Marathoner, pancreatic cancer research advocate and motivational speaker Julie Weiss has devoted her life to running marathons for those who can't. Known as The Marathon Goddess, Weiss has run 52 marathons in 52 weeks in memory of her father. Her ongoing goal is to raise 1 million dollars for pancreatic cancer research, spreading a message of hope.
I am Julie Weiss, and I'm so excited to be a part of the BCBGMAXAZRIA Contributor Program and their mission to inspire women to be inspirational.
Tell us a little bit about yourself and what it is that you do. My name is Julie Weiss, and I run marathons to raise awareness for pancreatic cancer. I lost my father to the disease just 35 days after his diagnoses. After he passed away, I wanted to raise awareness and raise funds in honor of my father and the many people affected by this disease.
Tell us a little bit about what set you on this path and how you did it. After my father passed away from pancreatic cancer, I knew I had to do something big to honor him, so I decided to run 52 marathons in 52 weeks. I know it sounds crazy, but crazy is good. I really didn't know how well I was going to do because I had a full time job and I'm a single parent, but I knew I was going to do it somehow. I also wanted to find a way to raise hope, awareness, as well as inspire people to do other great things. In March of 2012, I set off on my very first marathon. As soon as I finished, I was one down and 51 more to go.
What gets you through the tough times during a marathon? When I'm running a marathon and it gets really tough, I think about the people I am running for. I think about my father. I think about their journey and what they have to go through with this terrible cancer. Somehow it gives me energy because I'm doing something that's bigger than myself. It's not about me. It's not about the marathons. It's about the people that I'm running for. I always say that miracles can happen when you do something that you love with passion, purpose and for someone that you love. You can do unbelievable things. Anything is possible.
What happened after you reached your goal? After I finished the 52 marathons in 52 weeks, I actually went on to finish 100 marathons. My new goal is to continue to raise money, hope and awareness for this disease. Right now, I'm actually writing a book titled, "We Got This." I want to share my journey with the world. I want to share what I've been through and how we all can help other people. It's just really amazing what you can do when you are inspired by a purpose greater than yourself.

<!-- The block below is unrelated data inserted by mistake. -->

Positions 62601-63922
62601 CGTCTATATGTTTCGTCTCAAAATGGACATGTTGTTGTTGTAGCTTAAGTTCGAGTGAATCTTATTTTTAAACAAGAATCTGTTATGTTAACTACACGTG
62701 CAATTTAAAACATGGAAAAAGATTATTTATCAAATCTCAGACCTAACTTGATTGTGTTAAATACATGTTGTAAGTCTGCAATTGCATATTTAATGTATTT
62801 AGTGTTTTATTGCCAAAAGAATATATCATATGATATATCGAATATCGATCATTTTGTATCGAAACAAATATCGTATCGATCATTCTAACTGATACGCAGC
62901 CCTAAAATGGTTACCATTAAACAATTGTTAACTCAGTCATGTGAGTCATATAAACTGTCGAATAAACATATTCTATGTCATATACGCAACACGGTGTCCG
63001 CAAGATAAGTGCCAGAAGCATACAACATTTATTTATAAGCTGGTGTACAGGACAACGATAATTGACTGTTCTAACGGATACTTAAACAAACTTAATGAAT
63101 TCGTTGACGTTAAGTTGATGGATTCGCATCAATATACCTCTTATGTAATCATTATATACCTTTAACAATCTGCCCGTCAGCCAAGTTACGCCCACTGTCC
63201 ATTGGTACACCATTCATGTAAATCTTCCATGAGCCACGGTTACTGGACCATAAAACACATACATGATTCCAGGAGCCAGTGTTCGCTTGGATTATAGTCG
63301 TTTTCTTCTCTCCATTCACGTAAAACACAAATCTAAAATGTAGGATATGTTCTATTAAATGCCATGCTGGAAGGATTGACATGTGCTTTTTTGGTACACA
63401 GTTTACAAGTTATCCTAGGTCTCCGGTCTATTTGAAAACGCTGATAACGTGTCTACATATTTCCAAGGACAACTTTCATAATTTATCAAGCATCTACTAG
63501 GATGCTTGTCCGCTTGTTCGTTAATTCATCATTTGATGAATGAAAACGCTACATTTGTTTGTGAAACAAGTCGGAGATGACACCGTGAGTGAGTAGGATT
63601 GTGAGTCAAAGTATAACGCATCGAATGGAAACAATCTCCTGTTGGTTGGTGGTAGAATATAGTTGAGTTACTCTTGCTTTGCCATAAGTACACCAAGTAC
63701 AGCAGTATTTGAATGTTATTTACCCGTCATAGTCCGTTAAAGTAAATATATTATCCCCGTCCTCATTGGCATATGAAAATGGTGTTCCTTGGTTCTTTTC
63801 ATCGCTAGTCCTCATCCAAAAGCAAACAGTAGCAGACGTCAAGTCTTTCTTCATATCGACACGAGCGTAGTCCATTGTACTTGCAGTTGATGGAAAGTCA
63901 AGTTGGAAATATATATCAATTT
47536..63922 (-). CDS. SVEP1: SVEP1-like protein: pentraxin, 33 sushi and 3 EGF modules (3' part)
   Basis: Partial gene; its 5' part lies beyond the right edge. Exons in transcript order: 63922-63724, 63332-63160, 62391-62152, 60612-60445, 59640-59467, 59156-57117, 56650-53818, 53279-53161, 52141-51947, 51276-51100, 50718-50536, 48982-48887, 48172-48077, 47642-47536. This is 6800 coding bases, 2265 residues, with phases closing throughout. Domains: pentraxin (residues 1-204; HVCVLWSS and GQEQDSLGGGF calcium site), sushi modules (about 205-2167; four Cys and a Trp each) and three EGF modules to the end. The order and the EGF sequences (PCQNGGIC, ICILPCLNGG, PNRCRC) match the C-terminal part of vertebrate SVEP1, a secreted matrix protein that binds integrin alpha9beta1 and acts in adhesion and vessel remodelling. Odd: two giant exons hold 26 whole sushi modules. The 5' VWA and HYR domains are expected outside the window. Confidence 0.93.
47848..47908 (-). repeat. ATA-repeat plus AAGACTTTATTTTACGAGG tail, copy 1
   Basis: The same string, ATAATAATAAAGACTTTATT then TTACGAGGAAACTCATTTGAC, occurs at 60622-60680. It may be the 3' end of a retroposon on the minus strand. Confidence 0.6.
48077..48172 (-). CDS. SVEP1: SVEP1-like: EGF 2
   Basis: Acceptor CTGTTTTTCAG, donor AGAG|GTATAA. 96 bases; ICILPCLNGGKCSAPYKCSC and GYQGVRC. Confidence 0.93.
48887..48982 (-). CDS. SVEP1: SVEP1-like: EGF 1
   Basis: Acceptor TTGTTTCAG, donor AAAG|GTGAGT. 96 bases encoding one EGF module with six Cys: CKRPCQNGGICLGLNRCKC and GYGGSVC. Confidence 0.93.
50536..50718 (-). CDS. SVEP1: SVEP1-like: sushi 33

- "It's not about me. It's not about the marathons. It's about the people that I'm running for."
I want to share that story. I also want to say that everybody can do something. Everybody can do something good to help society and to help make the world a better place. So I'm very grateful that I can continue to do that even after running all these marathons. I love to run marathons, maybe one or two a year. Maybe not 52 again, but you never know. Anything is possible.
What are you most proud of? Looking back on this journey of 52 marathons in 52 weeks, I am so proud of the hope, the awareness and the love that we raised, not only with the pancreatic community, but with the world. I didn't really know how many people I was going to inspire. I set out to honor my father, and I ended up embracing the entire community. I'm very, very proud of that. I never expected to meet all these wonderful friends and sadly lose some of them because of this devastating disease. It has become my mission in life to keep raising hope and keep raising awareness to show people that anything is possible. You can really do whatever it is you put your mind to. I'm very proud of that, and I'm very proud of this message of hope that we were able to share with the world.
What advice do you have for people who want to run a marathon for the first time? You know a lot of people ask, "How do I get started?" or "How do I do something great?" It's really hard sometimes. People want to run a marathon, and it just seems so overwhelming. I just want to say to take that first step: one step at a time, one foot in front of the other, just keep going. But the most important thing is to find a purpose. Ask yourself, "What is it that you love to do?" It doesn't have to be running. It could be cooking. It could be dancing. Take your passion and let it shine. Share it with the world because that's your gift. I believe that we all have a gift that we were given. I didn't find mine until I was 37. Don't worry because it will find you. Just keep your heart open and stay positive. If things don't always go your way, just remember to stay positive and keep moving forward. You will get there one step at a time.
What is your favorite quote?
I have so many favorite quotes. But I'd have to say the one that rang true to me would be by CS Lewis, which is, "You're never too old to set a new goal or dream a new dream." I was never an athlete in school, and at 37 years old I started running. I ran my first marathon when I was 38, and now here I am today. We've raised nearly 400 thousand dollars for the fight against pancreatic cancer. So that quote to me is very special because at any age you can really do something good: good for society, good for yourself and good for the world.
For more information on Julie Weiss, please visit http://www.marathongoddess.com and stay connected with Julie @MarathonGoddess on Facebook, Twitter, YouTube, Pinterest and Instagram
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